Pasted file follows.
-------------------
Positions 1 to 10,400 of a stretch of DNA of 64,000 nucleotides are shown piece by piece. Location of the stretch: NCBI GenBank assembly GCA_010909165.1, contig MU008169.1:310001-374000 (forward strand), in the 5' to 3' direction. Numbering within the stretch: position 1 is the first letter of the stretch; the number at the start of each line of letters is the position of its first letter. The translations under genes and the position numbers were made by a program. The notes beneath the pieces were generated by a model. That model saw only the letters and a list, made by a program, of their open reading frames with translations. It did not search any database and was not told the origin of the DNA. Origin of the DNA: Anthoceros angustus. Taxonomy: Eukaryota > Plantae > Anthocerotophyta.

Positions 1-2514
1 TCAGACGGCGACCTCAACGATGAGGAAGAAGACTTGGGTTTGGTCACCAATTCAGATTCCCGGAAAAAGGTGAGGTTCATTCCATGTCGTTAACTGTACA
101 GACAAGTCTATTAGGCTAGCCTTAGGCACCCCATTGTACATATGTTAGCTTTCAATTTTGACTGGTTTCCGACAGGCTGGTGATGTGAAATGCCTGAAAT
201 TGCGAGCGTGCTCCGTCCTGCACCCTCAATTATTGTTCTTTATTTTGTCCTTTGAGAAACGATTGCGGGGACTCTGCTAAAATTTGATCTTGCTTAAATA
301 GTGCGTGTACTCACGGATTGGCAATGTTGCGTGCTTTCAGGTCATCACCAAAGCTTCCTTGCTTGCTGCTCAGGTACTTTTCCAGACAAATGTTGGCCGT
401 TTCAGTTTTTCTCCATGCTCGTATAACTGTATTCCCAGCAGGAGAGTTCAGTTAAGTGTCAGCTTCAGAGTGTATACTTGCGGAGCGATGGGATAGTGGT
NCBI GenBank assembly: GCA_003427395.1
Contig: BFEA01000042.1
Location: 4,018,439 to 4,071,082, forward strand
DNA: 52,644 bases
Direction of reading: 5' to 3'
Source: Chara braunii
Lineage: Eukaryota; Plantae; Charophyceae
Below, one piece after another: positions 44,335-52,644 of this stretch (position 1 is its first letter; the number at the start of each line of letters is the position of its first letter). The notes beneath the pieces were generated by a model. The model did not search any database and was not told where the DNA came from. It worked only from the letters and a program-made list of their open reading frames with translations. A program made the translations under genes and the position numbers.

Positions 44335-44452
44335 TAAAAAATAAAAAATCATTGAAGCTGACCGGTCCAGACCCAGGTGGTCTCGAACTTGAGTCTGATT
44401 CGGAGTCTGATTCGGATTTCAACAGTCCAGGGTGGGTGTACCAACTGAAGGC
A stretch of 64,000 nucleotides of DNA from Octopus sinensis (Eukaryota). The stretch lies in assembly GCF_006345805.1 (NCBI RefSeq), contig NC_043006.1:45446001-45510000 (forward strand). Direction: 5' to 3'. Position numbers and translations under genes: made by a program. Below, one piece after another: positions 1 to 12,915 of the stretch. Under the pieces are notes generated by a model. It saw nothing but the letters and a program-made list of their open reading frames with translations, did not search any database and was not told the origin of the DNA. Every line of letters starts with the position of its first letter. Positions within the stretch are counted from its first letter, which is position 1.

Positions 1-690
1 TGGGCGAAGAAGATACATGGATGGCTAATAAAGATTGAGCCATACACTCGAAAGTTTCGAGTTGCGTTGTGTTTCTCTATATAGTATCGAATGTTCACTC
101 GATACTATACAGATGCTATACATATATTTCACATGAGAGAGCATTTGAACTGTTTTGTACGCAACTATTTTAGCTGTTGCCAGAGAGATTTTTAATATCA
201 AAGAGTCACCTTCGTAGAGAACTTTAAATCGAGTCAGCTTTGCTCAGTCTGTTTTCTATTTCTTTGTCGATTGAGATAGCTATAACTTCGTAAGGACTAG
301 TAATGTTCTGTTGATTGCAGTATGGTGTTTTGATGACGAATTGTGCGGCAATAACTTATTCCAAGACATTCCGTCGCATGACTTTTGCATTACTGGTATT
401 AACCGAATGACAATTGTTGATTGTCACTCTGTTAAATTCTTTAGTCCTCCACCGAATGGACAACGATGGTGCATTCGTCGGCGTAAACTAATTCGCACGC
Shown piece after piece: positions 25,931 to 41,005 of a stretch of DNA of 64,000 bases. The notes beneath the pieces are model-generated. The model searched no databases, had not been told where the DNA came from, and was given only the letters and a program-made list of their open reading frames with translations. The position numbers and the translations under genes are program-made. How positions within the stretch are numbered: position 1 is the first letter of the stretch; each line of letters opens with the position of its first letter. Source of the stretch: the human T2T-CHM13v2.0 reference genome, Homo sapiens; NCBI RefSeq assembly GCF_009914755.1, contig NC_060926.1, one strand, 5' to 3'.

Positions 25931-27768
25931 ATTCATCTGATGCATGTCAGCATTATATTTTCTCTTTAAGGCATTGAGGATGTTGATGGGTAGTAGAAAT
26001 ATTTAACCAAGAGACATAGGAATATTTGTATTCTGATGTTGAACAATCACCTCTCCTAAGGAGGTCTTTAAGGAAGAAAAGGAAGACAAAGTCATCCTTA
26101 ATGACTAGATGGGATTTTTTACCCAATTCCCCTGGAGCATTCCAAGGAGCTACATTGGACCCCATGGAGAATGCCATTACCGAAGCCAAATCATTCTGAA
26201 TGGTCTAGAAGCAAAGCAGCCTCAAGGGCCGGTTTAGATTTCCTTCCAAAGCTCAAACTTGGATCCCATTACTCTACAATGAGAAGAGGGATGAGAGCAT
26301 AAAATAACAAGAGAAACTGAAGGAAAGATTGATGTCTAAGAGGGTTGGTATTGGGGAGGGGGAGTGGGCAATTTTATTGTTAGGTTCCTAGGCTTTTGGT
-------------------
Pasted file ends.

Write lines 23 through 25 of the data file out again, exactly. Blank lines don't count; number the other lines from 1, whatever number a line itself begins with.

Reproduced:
201 AAGAGTCACCTTCGTAGAGAACTTTAAATCGAGTCAGCTTTGCTCAGTCTGTTTTCTATTTCTTTGTCGATTGAGATAGCTATAACTTCGTAAGGACTAG
301 TAATGTTCTGTTGATTGCAGTATGGTGTTTTGATGACGAATTGTGCGGCAATAACTTATTCCAAGACATTCCGTCGCATGACTTTTGCATTACTGGTATT
401 AACCGAATGACAATTGTTGATTGTCACTCTGTTAAATTCTTTAGTCCTCCACCGAATGGACAACGATGGTGCATTCGTCGGCGTAAACTAATTCGCACGC